Nuggets from the moon
First Man is based on the 2005 authorized biography of the same name by James R. Hansen. It’s a fascinating read and a thick book. Here are just 10 anecdotes we picked up that didn’t make it into the film:
Neil Armstrong was convinced he’d been born too late for aeronautical greatness.
“The record-setting flights ... across the oceans, over the poles, and to the corners of the Earth, had all been accomplished,” he once said. “I had missed all the great times and adventures.”
Buzz Aldrin comes off as a bit of a jerk in the movie, but for real sour grapes listen to astronaut Walt Cunningham complain about Armstrong ’s “botched” first mission: Armstrong “parlayed a busted Gemini VIII flight into the Buck Rogers grand prize mission, the first lunar landing.”
During the summer of 1966, Armstrong was part of the backup crew for Gemini 11, and would sometimes spend time on a NASA-owned Florida beach with other astronauts, drawing orbital trajectories in the sand. In case you thought it was all blackboards and white shirts.
All the fuss over whether Armstrong or Aldrin would be first on the moon came to a head in March, 1969, when four NASA bigwigs got together and decided that calm, quiet, confident Armstrong had to be first.
He was “the Lindbergh type,” a reference to the first man to cross the Atlantic non-stop, though presumably not to Lindbergh’s racist views.
In case you think Armstrong never displayed a sense of humour, here’s a geology prank he almost pulled: “I was tempted to sneak a piece of limestone up there with us on Apollo 11 and bring it back as a sample. That would have upset a lot of apple carts!” He adds: “But we didn’t do it.”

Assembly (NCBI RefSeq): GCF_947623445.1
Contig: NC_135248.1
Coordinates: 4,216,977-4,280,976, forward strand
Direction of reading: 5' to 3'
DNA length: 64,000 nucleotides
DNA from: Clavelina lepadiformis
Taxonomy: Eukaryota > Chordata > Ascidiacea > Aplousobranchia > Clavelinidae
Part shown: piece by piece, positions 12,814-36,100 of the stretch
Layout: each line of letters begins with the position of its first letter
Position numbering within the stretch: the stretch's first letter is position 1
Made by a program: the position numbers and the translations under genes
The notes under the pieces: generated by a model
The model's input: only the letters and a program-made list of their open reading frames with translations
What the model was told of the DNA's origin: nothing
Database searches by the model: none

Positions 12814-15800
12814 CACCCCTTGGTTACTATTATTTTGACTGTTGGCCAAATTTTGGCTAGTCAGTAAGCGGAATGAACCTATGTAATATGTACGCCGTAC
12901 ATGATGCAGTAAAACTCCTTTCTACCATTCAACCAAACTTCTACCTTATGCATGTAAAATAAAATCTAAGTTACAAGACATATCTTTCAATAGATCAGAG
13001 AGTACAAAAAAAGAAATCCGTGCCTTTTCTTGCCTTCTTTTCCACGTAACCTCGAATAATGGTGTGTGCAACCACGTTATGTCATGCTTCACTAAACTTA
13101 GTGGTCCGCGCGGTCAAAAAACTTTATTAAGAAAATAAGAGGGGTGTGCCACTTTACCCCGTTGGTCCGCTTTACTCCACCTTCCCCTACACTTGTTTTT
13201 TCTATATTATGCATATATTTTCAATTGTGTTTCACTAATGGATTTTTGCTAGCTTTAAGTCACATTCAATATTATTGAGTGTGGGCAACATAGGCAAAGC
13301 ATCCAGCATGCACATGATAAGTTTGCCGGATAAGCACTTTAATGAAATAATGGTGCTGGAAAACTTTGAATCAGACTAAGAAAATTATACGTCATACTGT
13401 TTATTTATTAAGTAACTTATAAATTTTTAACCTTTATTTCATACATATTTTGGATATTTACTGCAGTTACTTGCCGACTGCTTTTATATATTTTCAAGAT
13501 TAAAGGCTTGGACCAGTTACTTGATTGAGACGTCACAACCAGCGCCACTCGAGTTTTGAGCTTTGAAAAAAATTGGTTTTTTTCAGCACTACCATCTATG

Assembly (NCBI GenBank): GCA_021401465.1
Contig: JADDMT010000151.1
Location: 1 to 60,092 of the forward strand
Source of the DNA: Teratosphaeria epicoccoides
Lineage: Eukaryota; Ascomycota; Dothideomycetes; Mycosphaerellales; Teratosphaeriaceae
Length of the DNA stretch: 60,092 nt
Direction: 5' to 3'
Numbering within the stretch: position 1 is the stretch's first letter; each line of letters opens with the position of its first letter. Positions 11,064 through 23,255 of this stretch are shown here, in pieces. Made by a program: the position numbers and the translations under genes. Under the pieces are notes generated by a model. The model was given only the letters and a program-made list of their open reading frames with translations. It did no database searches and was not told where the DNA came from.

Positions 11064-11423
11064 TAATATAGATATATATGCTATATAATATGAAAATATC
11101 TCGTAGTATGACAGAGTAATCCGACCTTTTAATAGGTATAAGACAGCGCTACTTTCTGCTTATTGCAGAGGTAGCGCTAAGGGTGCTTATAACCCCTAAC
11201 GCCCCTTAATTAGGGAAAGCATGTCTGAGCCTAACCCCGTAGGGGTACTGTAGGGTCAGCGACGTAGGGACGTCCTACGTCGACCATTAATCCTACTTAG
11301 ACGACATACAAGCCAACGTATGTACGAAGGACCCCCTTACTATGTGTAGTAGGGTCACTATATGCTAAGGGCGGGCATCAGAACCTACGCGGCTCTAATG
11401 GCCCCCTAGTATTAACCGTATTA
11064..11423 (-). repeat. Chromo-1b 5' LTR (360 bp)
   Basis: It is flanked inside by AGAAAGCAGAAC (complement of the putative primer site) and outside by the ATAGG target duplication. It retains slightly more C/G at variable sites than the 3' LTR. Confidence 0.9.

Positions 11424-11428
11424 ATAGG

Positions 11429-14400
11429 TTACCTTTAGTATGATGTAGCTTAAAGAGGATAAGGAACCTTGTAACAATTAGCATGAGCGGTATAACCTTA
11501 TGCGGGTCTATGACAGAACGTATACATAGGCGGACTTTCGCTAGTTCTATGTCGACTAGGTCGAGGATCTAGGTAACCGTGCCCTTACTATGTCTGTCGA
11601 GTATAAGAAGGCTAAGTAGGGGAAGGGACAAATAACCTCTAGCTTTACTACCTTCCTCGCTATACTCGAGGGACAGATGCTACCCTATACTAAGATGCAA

In another lighthearted moment, just before entering the moonship, Armstrong gave launch pad leader Guenter Wendt a small card that said “Space taxi — good between any two planets.”
Among the personal items that Armstrong took to the moon were two pieces of the Wright brothers’ first successful airplane, which can thus be argued to have flown on two worlds.
For all the hoopla over the movie First Man not showing the planting of the U.S. flag, it should be noted that neither does it show this ignominious moment during takeoff, reported by Aldrin: “I was concentrating intently on the computers, and Neil was studying the attitude indictor, but I looked up long enough to see the American flag fall over.”
In 1970, Armstrong talked to some aircraft engineers about using digital fly-by-wire systems in future planes, which we now do. When they replied that they’d never heard of a flight-qualified digital computer, he told them: “I just went to the moon and back on one.”
Though not widely publicized, Armstrong in 1985 joined an expedition to the North Pole.
“It was so different from everything we would normally see in our usual life,” he said. “It was well worth the troubles of the trip.” On a smaller journey to a new amusement park he was asked what rides he wanted to try. “Nothing too dangerous,” he replied.
Astronaut Neil Armstrong smiles for a photo inside the Lunar Module while it rested on the lunar surface. Armstrong was first out the lunar module, Eagle, onto the dusty surface of Tranquility Base.